There are three good principles to consider when designing your community site.
1) Minimize effort and maximize reward. If members have to scroll past large banners or find useful information among static content, that’s bad. Minimise the static material to show the latest activity. Deliver the maximum value for the minimum amount of effort.
2) Prioritise by popularity. Don’t prioritise alphabetically, prioritise the display of topics/categories, content, features, and navigation options by what’s most popular in the community. If you don’t have a community yet, prioritise by use cases.
3) Keep social density high, but not too high. If you’re launching with multiple features (Q&A, ideas, groups, etc…) and a dozen topics/discussion categories, you’re doing it wrong. You need to keep activity high, but not so high it’s impossible to follow what’s happening.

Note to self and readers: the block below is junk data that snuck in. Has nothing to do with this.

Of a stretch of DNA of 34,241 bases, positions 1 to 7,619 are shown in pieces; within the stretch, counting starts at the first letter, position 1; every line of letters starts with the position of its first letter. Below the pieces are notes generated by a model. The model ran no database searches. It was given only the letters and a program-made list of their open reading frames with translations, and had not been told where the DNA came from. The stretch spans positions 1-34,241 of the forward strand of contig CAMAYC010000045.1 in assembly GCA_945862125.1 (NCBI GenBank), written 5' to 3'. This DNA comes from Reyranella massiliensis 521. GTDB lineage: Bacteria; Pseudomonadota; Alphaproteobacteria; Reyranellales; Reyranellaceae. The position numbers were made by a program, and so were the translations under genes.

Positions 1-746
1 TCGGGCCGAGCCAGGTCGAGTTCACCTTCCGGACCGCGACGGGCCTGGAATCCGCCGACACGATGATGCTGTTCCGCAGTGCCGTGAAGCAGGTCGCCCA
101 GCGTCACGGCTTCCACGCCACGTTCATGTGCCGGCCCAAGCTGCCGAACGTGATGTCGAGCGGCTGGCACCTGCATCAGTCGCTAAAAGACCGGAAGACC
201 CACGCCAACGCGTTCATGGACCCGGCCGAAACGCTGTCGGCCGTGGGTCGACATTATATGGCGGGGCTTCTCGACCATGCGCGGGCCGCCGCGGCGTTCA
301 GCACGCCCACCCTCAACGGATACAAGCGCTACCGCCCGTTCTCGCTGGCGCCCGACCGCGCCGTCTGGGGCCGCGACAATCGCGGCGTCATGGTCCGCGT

One of my simpler, but favourite, community designs is the Basecamp community by Kony.
(if image doesn’t show, click here)
It’s clean, simple, shows activity above the fold, displays navigation options clearly, and is probably the best implementation of Salesforce Community Cloud I’ve seen in years.
Tableau and (to a slightly less extent) Alteryx are also good options to study.
Developing the community experience isn’t easy, but if you follow the core three principles you will probably be ok.
p.s. Learn the principles of a great community design for free.